This post is long and full of multi-media. I apologize for the length up front.
There was tension in the air when I got out of bed at about 5:15 in the morning on Wednesday. Marina and I met a group of students and we walked towards the Old City to meet Women of the Wall at the Kotel for a Shacharit Service for Rosh Chodesh Elul. As we descended the steps towards the Kotel, the sun started to crest over the top of the The Temple Mount, over the Mosque of the Dome of the Rock and Al Aqsa Mosque with the Western Wall at the base.
Once we arrived, due to the Mechitza, the women went to their side and the few men I walked with joined the group of mainly HUC students standing near the women at the Mechitza. There were enough of us to make a minyan. The women were close enough that we sometimes could hear them and we tried as much as we could to continue to pray with them. As the women got louder, an orthodox man heard their voices, picked up his books and a small table and moved over near us and began shouting the words from a book. He was trying as hard as he could to drown out their voices.
The video is shakey, but you can hear the women and the man reading at the top of his lungs.
As the women in the group prayed louder, a congregation of Sephardic men rushed over to start their service. I couldn't tell if they typically recite their prayers this loudly or if this was their protest. As the women were louder, the men got louder. I was emotionally distraught at the way that words of prayer were being used.
Being Reform Jews, we continued our service and enter the T'Fillah (the 18 prayers that are the central part of a service). There is a prayer traditionally called the A'vot which recalls the memory of the first Jewish Ancestors (Abraham, Isaac and Jacob). The Conservative and Reform Movements have changed their liturgy to also include their wives as well (Sarah, Rebecca, Rachel and Leah). Loud enough to drown out the men, we chanted this prayer OUR way. This enraged the men who had finished their loud service and the few that hung around began to yell things at us as well as the women. I apologize for the coarseness of the coming language. Some of the phrases I was able to understand include; "You're not really Jewish", "You (Reform Jews) may as well be Muslim", "Faggots and Lesbians", "You are ruining Judaism" to name a few of the horrible phrases screamed by these "righteous" men. Disgusting.
Because there were some disturbances there were always policemen standing near us, sometimes directing some of the people who came too close to leave. This includes some of the women from the other side of the wall that came to stare through the Mechitza and yell at us too. They mostly were telling us what we are doing in support is wrong and we shouldn't be there. So much for "separating" men from women to pray, right?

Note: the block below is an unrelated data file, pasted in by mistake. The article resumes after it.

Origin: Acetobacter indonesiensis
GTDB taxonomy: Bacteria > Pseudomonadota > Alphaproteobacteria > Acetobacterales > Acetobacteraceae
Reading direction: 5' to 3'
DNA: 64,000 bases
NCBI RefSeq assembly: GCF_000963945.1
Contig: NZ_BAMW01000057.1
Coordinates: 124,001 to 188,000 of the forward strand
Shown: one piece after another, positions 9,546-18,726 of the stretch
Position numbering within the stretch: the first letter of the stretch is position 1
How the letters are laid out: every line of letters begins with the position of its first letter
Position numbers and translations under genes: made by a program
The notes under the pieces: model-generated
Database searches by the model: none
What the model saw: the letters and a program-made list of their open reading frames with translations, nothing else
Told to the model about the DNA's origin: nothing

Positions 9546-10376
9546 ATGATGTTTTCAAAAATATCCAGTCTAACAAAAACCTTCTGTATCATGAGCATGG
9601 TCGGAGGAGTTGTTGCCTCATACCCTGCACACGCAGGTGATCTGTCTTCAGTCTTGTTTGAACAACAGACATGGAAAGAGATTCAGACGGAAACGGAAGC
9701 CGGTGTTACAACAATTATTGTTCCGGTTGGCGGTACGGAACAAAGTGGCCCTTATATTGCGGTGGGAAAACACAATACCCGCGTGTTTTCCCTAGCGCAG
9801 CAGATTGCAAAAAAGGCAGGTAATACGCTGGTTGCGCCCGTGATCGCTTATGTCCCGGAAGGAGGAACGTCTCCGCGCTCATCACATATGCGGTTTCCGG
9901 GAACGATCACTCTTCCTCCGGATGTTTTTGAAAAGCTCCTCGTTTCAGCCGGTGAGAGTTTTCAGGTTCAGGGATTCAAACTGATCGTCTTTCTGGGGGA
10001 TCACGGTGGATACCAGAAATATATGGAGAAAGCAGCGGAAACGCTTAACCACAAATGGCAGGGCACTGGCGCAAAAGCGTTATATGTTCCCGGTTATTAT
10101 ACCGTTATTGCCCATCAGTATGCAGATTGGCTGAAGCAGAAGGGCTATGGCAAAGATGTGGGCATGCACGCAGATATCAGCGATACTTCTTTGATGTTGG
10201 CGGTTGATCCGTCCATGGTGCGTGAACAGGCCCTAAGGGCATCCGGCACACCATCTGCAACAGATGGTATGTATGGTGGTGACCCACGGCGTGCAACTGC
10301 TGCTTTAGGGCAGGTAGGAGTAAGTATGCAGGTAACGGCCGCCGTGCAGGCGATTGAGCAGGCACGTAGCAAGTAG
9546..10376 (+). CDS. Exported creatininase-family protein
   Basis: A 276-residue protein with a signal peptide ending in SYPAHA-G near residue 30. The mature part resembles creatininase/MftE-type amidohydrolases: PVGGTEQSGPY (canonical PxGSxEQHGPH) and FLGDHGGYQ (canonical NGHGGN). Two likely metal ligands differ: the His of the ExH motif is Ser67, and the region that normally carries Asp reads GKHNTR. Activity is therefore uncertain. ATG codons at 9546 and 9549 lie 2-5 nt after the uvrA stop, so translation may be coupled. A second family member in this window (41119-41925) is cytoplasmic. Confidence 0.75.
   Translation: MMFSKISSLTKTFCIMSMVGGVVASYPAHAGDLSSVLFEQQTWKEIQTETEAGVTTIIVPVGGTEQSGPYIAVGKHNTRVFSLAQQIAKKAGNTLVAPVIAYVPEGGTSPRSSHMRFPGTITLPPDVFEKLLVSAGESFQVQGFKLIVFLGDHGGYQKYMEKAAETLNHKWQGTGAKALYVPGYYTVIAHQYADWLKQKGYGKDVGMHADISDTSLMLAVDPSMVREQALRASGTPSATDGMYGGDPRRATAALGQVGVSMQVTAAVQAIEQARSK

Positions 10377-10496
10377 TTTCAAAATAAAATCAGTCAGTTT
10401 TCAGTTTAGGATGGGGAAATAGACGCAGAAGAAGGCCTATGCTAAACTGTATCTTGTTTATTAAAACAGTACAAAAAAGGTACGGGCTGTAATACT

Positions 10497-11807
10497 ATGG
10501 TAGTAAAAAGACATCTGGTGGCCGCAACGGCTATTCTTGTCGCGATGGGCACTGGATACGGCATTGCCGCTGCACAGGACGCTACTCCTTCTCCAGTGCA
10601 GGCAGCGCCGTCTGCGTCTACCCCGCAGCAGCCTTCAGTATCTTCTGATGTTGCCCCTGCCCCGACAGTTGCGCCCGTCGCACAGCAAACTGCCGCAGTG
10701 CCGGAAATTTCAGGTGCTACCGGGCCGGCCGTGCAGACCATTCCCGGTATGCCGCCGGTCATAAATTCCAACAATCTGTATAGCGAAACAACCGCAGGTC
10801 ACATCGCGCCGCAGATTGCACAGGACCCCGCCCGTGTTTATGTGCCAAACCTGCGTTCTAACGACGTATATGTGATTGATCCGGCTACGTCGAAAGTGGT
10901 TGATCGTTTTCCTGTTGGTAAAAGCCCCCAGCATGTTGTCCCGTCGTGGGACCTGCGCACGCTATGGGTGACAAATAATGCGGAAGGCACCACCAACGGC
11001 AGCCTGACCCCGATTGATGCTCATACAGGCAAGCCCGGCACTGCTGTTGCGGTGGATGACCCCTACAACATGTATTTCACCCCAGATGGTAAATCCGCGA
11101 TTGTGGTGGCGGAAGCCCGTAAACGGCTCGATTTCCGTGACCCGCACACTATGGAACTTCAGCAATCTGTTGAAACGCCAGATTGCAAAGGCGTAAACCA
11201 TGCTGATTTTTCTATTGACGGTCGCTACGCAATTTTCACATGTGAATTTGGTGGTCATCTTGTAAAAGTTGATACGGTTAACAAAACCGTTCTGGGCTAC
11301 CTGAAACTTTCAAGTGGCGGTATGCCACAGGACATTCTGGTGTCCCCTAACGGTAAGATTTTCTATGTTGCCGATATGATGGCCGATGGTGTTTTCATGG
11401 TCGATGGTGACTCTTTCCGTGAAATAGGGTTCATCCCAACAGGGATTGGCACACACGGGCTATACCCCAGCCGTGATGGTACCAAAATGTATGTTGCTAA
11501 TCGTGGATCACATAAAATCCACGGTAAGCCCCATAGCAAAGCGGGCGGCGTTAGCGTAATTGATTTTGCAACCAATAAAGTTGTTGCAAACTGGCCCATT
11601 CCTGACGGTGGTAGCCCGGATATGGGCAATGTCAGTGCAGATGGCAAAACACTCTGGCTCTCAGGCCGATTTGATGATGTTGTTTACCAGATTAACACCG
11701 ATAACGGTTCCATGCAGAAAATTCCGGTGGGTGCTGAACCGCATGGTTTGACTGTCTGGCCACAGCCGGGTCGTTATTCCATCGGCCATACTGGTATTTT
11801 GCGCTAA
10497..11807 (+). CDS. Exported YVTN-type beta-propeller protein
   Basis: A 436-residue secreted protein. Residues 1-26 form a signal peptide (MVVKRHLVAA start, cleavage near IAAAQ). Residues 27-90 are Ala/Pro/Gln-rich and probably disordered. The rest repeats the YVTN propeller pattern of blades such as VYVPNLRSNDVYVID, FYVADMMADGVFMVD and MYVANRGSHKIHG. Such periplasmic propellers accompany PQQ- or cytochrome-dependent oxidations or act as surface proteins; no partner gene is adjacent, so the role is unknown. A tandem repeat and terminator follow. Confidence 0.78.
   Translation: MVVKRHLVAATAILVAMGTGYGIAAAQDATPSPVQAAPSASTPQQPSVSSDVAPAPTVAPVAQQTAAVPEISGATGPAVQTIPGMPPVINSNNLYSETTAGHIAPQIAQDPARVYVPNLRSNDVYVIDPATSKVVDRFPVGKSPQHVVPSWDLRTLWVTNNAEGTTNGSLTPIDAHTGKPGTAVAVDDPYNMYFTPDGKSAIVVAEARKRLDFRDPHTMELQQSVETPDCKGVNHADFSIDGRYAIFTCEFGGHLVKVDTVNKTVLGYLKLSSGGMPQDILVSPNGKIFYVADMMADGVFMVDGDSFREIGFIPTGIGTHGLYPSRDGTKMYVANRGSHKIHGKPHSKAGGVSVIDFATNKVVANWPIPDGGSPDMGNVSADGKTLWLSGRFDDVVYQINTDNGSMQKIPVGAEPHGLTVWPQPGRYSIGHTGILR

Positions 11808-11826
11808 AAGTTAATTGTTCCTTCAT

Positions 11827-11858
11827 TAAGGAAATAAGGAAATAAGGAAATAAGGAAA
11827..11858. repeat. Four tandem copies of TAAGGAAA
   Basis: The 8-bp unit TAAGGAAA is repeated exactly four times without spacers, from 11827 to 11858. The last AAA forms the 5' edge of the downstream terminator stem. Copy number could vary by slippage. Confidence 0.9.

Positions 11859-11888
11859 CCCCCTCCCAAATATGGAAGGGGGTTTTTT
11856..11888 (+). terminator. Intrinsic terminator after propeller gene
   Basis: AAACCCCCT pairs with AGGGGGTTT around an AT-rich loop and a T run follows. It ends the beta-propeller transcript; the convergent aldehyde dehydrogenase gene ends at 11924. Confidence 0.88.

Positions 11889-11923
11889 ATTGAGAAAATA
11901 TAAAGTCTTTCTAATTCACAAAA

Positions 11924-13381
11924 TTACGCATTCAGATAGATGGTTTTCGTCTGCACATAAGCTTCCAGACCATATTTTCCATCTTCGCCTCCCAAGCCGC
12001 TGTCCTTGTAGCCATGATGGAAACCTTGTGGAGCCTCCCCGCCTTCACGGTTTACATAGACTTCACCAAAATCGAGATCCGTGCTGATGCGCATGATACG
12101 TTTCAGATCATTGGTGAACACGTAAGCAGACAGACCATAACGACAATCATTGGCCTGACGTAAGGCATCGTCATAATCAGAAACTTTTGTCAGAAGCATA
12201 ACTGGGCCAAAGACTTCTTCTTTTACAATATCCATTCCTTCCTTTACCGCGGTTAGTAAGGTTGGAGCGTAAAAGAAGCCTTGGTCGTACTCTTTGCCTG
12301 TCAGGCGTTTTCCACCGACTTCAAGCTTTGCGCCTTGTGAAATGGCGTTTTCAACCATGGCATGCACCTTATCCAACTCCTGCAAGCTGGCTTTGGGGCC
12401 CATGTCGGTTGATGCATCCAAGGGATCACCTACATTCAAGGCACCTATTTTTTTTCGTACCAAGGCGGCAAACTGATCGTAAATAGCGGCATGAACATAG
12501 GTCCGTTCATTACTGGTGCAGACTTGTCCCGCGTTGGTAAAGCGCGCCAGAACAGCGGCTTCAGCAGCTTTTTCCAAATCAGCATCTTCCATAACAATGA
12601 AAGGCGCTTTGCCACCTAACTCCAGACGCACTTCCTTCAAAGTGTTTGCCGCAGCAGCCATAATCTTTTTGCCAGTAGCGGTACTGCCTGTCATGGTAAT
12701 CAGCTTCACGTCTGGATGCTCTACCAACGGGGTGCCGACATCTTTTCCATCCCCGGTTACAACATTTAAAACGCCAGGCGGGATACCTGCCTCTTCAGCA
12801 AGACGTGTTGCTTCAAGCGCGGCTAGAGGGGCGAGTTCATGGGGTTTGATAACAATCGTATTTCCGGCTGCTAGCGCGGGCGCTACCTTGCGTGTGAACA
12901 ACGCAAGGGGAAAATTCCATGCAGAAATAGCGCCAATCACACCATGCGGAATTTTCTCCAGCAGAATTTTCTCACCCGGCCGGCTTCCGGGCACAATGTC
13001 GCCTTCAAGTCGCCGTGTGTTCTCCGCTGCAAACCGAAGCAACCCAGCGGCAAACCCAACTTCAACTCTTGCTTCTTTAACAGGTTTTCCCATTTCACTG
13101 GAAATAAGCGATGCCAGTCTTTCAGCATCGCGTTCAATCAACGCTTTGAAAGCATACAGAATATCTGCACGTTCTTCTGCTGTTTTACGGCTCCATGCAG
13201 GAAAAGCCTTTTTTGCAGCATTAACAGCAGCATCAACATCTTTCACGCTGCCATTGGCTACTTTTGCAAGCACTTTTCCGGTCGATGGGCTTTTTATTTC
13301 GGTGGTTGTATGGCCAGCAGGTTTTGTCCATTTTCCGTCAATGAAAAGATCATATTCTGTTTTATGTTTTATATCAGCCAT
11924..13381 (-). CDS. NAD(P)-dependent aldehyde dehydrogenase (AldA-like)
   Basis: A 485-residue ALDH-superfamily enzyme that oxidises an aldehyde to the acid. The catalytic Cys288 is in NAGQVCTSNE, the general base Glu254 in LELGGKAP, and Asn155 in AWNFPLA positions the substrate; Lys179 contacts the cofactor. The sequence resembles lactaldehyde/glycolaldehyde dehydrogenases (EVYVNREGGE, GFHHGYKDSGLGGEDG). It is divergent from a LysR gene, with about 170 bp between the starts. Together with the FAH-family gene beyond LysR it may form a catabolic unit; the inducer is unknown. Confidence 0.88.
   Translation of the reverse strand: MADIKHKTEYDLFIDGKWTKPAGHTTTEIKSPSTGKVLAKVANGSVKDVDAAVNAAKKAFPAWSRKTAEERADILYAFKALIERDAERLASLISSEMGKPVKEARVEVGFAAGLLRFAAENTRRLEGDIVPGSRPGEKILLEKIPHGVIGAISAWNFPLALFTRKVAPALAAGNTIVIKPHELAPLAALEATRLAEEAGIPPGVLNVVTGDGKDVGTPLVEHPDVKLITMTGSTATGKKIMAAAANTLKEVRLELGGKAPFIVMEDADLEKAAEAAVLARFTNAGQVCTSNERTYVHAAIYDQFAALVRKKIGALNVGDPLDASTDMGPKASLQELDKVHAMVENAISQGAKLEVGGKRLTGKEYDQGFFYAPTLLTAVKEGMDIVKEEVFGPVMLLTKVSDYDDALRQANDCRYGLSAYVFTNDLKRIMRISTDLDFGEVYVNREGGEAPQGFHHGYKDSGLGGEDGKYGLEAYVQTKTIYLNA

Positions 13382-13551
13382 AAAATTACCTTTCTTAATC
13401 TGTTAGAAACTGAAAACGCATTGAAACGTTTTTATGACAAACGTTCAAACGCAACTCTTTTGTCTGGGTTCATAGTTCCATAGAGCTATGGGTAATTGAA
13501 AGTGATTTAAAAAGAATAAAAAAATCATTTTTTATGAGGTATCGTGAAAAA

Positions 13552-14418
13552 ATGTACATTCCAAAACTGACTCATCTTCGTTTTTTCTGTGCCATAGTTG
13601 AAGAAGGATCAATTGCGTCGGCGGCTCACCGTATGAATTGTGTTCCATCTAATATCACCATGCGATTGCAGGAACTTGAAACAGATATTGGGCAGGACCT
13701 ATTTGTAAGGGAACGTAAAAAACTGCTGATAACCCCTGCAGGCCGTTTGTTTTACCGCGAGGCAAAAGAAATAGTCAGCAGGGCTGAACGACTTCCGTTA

There was another point in the morning that a man decided to come stand on one of the benches at the back of the Kotel area to stand and take turns yelling horrible things at the women and at us. Another man joined him and tried to restrain him, tried to calm him down. He continued to push this man back off the bench and there was a security officer standing there that did nothing until it looked like this second man was going to be hurt. At this point, he walked up to try and "control" the situation a little.
Not only that, but these religious men were distracting other people from their prayers. Another man from a point far away at the Kotel came to ask one of them to stop shouting. Apparently this was the man reading from the Shulchan Aruch. His response? I couldn't here precisely what it was but after watching his gestures, it was apparent that he was doing it to try to drown out the women on the other side.
There was no major violent outburst, no arrests nothing horrible that happened during the services. I was just completely disgusted at the reactions of the men on our side of the wall. Yes, I do understand that Israel has decided to stand on the side of the religious men and say that the Western Wall is to be treated a certain way. At the same time I am struck by the hypocrisy displayed. The circular arguments I've read online since that day have very limited and weak excuses for why the Women of the Wall have no right to do what they want. Despite the treatment that all of us received that morning, I hope to continue to join them for Rosh Chodesh services.
I doubt that anything will change in the year that I will be here, but that doesn't mean I am allowed to walk away from the situation.